Today, on the day that a Tupolev 154 has crashed in Ukraine, killing all aboard, I'd ironically planned to write about Michael Crichton's aeroplane novel.
I have a soft spot for Crichton. I enjoy the technobabble, almost-science. He often crafts quite good characters. He's not bad at portraying women (as this book shows), and that is most impressive for a male author in this genre. He's uneven, but at the same time one gets the impression that he enjoys writing and gets a kick out of experimenting. Anyway, it's not like he suffers if he writes a bad one, he gets his millions anyway.
This one has no pseudo-science, but centers around an aircraft accident that kills three and injures the rest. The company that manufactures the airframe has to try and work out why the accident happened before the media slaughters them and the workers' union riots. At the centre we have Casey, whose actual job I'm a little hazy on, but she works there anyway and is in charge of the operation.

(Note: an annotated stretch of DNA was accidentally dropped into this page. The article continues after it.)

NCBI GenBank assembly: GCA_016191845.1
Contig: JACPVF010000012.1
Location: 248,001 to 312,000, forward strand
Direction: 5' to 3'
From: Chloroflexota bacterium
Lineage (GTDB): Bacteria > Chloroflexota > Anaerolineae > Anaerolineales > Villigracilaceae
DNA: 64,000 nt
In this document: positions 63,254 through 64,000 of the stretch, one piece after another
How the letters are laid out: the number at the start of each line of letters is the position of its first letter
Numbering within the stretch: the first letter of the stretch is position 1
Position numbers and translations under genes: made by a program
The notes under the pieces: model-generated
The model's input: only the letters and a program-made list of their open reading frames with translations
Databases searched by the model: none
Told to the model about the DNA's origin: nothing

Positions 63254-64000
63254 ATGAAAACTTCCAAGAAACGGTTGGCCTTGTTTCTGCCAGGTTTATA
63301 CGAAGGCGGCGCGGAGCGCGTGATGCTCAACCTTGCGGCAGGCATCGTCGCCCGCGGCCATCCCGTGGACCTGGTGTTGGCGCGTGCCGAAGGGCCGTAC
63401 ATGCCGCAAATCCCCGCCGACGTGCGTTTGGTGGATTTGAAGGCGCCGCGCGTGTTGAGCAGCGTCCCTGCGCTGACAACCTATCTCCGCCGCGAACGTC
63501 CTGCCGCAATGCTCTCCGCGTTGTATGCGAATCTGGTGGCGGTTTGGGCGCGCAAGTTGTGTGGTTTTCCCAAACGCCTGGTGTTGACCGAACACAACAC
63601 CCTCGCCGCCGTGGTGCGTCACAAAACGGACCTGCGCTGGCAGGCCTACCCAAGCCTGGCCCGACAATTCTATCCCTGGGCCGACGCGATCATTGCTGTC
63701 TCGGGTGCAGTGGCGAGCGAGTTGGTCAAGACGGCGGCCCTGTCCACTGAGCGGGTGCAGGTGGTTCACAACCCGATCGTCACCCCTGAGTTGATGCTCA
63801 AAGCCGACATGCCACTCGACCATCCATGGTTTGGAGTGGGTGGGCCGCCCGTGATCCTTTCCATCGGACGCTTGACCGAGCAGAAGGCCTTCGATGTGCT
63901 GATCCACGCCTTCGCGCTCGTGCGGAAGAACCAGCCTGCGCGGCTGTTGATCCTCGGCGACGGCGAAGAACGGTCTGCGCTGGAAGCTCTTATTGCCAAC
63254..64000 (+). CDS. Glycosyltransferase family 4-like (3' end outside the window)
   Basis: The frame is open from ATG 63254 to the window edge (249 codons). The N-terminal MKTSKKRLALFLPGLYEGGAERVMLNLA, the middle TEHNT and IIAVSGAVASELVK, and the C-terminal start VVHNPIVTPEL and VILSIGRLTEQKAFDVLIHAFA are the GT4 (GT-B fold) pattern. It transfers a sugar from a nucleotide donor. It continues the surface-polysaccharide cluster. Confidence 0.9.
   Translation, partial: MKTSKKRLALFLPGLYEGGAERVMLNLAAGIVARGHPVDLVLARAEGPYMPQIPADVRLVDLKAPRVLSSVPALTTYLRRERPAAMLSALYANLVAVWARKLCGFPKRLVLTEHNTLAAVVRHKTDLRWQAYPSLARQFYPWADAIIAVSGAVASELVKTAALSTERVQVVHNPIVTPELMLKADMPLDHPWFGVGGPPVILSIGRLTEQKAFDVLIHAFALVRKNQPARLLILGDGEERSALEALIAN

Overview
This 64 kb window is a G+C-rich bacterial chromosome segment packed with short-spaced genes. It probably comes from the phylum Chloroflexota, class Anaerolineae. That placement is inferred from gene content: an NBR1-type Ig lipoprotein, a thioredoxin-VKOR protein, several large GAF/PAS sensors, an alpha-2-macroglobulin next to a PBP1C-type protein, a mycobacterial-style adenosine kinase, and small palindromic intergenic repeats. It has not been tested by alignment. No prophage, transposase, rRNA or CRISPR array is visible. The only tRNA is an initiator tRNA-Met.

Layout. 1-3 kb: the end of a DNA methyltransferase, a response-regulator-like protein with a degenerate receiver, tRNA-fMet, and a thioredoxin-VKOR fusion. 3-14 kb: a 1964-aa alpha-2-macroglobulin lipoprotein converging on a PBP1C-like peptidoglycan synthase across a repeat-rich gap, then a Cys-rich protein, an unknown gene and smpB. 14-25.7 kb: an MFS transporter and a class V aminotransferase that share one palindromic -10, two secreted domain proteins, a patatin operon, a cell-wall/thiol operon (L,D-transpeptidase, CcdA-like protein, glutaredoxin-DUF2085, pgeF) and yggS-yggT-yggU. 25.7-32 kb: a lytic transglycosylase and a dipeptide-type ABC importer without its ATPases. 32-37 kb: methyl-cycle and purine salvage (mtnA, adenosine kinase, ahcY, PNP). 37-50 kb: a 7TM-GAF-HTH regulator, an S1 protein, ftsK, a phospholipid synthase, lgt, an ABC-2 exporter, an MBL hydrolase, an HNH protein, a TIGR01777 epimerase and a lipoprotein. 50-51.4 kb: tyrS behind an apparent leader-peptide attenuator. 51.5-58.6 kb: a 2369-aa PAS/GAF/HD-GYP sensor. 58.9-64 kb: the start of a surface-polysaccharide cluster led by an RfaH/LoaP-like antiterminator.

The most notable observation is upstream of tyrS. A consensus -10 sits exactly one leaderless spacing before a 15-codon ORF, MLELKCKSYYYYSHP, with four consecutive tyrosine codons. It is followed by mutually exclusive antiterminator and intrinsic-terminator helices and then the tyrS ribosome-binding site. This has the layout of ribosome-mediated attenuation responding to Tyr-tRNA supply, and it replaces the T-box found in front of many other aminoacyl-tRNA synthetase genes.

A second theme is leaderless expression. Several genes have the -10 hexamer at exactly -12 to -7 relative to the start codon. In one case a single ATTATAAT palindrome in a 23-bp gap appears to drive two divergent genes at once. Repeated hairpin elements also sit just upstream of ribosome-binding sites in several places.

His aim seems to have been to write objectively about the aircraft industry and dispel some of the myths about aeroplane accidents, and also to kick the media in the balls for being shallow and sensationalist. It works, I quite like this one.